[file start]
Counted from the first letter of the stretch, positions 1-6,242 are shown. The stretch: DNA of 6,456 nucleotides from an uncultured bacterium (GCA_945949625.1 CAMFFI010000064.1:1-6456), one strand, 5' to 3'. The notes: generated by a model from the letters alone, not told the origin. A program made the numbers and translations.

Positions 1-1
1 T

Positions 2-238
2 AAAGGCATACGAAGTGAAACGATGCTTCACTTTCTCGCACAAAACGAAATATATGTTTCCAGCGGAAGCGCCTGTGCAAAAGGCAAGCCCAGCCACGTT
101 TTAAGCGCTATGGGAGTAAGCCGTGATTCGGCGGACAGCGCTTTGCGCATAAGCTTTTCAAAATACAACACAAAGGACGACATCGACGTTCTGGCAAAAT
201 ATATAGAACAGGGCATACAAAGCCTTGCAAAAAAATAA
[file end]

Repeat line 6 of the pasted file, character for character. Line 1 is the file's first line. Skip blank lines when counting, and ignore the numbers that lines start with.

101 TTAAGCGCTATGGGAGTAAGCCGTGATTCGGCGGACAGCGCTTTGCGCATAAGCTTTTCAAAATACAACACAAAGGACGACATCGACGTTCTGGCAAAAT